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Donuts, burlesque, green chile cocktails



Alright, tomorrow kicks off the most important week for local food-lovers  (OK, maybe it’s just my favorite week of the year, but) — it’s Denver Restaurant Week! I love DRW because it’s not only an excuse to go out and indulge in the latest and greatest our dining scene has to offer, but more importantly, it means deep discounts and menu specials that get us out of the house and pounding the pavement to support local chefs, bartenders, and servers. And after the last two years, they need that support more than ever.

City Cast Denver is going all out for DRW with a four-episode lineup that kicks off tomorrow, spotlighting local food stories, including a catch-up with chef Frank Bonnano, a look at food truck culture, a conversation about mental health in the restaurant world, James Beard Awards gossip, Denver’s culinary history, and more! Don’t miss it. Get each episode as it drops here.

In other news, two openings caught my eye this week: First, Five Nines. This sleek Cherry Creek cocktail lounge, nestled subtly behind a service door in the Clayton Members Club and Hotel, is a shrine to cocktails past, present, and future. The menu includes classics to satisfy even the strictest cocktail purist, as well as edgy, over-the-top concoctions for more adventurous drinkers. Plus, they offer non-alcoholic beverage options that have as much star power as their boozy counterparts.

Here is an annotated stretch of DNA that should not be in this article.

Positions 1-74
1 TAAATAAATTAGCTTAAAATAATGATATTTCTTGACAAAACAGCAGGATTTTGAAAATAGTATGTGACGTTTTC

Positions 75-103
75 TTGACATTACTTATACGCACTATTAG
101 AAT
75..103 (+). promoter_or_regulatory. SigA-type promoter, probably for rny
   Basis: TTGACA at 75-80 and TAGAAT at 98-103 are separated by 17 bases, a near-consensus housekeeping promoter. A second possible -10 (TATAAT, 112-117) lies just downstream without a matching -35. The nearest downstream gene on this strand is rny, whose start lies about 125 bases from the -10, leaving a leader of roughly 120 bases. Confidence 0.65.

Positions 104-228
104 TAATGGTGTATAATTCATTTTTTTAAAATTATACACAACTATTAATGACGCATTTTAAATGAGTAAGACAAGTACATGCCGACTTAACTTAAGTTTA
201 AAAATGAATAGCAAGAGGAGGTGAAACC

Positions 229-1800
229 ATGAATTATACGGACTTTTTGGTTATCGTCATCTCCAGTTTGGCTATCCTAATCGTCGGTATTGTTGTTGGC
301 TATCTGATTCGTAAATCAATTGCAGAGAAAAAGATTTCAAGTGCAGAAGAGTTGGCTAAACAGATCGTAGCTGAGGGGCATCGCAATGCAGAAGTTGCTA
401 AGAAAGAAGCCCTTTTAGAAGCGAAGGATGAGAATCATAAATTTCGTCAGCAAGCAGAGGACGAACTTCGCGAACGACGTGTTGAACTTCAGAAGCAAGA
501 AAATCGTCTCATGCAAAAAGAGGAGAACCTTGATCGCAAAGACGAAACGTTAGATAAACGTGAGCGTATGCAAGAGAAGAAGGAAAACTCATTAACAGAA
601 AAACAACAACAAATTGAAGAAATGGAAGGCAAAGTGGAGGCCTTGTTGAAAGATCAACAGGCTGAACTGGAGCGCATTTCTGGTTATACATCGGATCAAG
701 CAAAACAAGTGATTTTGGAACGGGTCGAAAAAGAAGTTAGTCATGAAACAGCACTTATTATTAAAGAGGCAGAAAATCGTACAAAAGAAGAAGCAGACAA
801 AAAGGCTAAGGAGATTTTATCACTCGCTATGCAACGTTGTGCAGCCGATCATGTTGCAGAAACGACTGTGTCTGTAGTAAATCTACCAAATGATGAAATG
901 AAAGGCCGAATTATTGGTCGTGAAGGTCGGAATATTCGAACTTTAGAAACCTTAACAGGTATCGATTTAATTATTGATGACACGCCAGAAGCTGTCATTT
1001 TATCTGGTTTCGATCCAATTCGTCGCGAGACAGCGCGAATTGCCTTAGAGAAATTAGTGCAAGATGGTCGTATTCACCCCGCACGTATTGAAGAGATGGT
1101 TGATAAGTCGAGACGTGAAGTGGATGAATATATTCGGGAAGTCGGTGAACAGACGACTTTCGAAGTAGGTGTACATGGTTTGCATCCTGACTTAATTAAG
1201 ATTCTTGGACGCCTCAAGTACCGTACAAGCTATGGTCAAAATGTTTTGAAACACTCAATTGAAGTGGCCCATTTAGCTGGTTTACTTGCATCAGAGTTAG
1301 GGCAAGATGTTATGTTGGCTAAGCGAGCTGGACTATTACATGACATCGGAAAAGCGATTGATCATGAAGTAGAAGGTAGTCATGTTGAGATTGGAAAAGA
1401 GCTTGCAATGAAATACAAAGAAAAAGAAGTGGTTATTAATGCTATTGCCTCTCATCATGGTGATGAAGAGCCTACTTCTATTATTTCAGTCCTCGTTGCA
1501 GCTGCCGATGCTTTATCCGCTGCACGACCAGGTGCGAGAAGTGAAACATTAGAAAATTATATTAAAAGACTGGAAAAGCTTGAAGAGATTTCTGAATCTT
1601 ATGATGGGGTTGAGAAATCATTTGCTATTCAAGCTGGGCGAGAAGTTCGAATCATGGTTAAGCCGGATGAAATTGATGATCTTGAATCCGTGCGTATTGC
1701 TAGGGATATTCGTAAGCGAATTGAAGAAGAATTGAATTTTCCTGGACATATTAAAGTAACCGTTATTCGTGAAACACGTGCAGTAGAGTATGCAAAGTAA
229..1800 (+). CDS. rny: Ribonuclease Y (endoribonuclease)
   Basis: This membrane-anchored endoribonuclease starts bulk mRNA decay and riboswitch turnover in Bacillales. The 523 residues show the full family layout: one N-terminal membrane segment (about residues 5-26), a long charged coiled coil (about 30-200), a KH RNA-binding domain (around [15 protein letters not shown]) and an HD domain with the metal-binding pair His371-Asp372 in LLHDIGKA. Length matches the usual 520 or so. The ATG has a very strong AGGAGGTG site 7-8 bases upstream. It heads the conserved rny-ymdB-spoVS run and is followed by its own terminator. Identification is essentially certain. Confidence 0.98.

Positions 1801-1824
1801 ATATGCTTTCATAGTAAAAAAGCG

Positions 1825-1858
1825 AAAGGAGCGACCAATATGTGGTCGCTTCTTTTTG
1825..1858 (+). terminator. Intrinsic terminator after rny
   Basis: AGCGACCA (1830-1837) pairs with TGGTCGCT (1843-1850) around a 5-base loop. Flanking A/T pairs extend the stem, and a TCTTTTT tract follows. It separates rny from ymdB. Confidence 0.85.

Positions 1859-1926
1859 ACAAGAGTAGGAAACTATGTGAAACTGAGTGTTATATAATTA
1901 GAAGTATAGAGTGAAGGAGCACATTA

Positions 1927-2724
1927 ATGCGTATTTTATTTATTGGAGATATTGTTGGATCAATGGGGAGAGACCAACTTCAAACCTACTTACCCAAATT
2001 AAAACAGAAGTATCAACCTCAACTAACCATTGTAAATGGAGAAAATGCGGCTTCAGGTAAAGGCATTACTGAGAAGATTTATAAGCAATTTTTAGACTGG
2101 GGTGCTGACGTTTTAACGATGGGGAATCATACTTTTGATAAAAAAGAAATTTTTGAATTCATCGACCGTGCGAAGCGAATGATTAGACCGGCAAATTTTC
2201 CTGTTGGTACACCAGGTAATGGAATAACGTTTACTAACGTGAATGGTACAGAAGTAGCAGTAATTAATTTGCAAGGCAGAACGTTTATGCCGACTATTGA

BUT Five Nine’s drinks aren’t what grabbed my attention (at least, not at first) — It was the nightly burlesque performances from local dance troupe, Hard Candy Dancers. The whole dimly lit experience is “reminiscent of an underground jazz club,” writes 303 Magazine food and booze writer Daniel Weimer.

“It’s hidden, but not a secret. This ain’t no speakeasy,” the Five Nines website reads. Always a fan of Clocktower Cabaret and glitzy prohibition-era-inspired bars like The Cruise Room and Retrograde, I’m intrigued by this latest addition to the beverage scene.

The second opening (or soon-to-open, that is): Fuel & Iron. This new restaurant (at the Ballpark space that was formerly home to Brass Tacks, RIP) is, wait for it…Pueblo-themed. As in the Colorado town of Pueblo. The duo behind the concept is also opening a Fuel & Iron Food Hall in Pueblo, among some other real estate endeavors, including an affordable housing project.

Why a city-themed bar in another Colorado city, you ask? “I had the same negative connotations of Pueblo that everyone else does growing up in Colorado,” co-founder Nathan Stern told BusinessDen. “People think it’s a dying industrial city with tons of crime, which is a common misconception we need to correct.”

The idea of the new Denver restaurant is to educate guests on the history of one of Colorado’s most misunderstood cities (at least in Stern’s opinion). The star of the menu will be the “slopper,” an open-faced cheeseburger composed of Puebloan ingredients and smothered in Pueblo’s famous green chile. There will also be green chile cocktails. Personally, I’d like to go with a homegrown Puebloan for the most authentic experience.